Sept 4, 2017
The leaders of New Jersey’s Camden County High School didn’t get any complaints about a student art piece featuring President Abraham Lincoln, but that didn’t stop the Social Justice Warriors from tearing it down, anyway.
A piece of art created collaboratively between students at two schools was removed by administrators because it also included the likeness of Confederate President Jefferson Davis.
The Daily Advance reports:
“In light of the recent controversy in Charlottesville and throughout the country, we have recently removed the painting from the wall outside the media center,” said Camden County High School Principal Billie Berry. …
Berry said the school had not received any complaints about the picture being displayed on the wall.
“While we have received no concerns or complaints about the artwork, we felt that it was best to be proactive and remove the painting to avoid potentially offending anyone,” Berry claimed.
The principal insisted the art “was in no way designed to promote the confederacy,” but instead, was “simply a historical representation of the President of the United States and the Confederacy during the Civil War.”
“The picture was created several years ago as a joint project between Camden County High School art students and students from a high school in Pittsburgh, (Pennsylvania),” according to Berry.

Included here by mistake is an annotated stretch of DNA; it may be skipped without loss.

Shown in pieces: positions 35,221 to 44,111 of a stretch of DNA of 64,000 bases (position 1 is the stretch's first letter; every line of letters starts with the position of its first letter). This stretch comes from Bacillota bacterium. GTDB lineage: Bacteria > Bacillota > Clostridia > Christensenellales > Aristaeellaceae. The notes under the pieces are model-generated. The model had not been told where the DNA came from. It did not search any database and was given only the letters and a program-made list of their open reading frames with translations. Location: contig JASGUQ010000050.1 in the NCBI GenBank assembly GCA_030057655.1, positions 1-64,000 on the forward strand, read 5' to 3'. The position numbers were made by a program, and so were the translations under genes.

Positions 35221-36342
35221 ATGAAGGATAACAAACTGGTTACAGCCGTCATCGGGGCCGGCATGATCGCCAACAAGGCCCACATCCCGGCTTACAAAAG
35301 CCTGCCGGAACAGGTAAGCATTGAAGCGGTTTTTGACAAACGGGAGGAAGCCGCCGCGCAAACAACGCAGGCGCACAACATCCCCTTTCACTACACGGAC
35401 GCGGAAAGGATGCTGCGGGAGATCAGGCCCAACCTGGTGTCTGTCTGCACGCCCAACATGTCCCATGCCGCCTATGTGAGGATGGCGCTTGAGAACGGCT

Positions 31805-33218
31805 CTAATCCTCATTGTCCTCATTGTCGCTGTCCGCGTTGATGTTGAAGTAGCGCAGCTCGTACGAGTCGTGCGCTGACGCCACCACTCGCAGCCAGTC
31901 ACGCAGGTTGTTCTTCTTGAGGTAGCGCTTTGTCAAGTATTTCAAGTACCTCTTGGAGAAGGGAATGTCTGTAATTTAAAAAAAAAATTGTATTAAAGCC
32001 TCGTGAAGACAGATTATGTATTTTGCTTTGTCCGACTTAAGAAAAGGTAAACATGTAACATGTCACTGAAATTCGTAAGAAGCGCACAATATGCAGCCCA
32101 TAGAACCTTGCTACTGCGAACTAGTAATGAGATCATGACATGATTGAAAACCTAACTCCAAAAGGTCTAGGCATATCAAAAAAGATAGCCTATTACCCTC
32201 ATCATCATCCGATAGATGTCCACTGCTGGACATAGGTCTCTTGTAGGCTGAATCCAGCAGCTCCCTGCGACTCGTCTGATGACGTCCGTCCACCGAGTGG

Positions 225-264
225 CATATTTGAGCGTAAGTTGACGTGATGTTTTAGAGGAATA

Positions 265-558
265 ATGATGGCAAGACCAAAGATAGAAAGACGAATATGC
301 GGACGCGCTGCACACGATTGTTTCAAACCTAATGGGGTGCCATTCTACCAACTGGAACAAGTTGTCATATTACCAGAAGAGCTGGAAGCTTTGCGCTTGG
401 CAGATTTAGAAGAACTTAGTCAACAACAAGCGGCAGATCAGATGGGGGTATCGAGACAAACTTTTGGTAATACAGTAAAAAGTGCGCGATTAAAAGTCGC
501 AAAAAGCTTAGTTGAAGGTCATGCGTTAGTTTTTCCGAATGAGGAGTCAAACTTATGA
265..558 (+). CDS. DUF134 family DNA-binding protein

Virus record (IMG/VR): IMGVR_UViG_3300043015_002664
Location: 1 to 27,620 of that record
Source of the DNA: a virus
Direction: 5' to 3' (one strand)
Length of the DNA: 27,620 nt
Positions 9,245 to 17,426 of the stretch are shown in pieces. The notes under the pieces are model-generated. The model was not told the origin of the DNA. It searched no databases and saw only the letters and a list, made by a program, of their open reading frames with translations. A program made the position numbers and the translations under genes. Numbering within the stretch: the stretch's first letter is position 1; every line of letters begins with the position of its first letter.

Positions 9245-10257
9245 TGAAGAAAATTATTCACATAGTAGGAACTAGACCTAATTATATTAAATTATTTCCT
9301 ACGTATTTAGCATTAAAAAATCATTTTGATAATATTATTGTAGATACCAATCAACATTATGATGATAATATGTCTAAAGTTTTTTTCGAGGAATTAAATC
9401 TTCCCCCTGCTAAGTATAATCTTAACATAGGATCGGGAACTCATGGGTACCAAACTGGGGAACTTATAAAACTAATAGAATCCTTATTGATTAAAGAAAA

“The students communicated daily with one another using Skype while working on the project,” the principal told the paper. “Upon completion, our students mailed half of the painted squares to Pittsburgh and the students in Pittsburgh mailed half of the digital squares to Camden. Each school then pieced together the squares and the art work was displayed in both schools.”
Meanwhile, other schools are banning what they call “racially intimidating” clothing.
Officials in North Carolina’s Orange County Schools revamped the student dress code last week to ban all attire that’s “disruptive” or could potentially offend other students.
“Times have changed,” OCS board chairman Stephen Halkiotis told WNCN. “If people don’t understand times have changed, you better go see a doctor pretty quick and get some medication to control yourself because you’re gonna have problems.”
The change stems from parents who addressed the school board with concerns about students wearing the Confederate flag on clothing in school, which they contend is intimidation against black and minority students.
Parent Latarndra Strong led a group of 17 people who urged the board to specifically ban the Confederate flag at a meeting earlier this month. Initially, the board created an “equity task force” to evaluate the request, which enraged some who demanded immediate action, the Herald Sun reports.
Parent protestors, many with the group “Hate-Free Schools Coalition,” toted signs at the meeting that read “Cowards don’t get re-election,” “Listen to your community” and “Halkiotis for school bully!”
Strong told the dress code policy, approved by a board policy committee on Wednesday, “is absolutely a step forward” but said she was disappointed that the new dress code does not specifically mention the Confederate flag.
Instead, the new dress code gives principals discretion to determine whether clothing is disruptive or intimidating. The principal must then gain the superintendent’s approval to demand students remove clothing that’s not appropriate.
This article was posted: Monday, September 4, 2017 at 5:54 am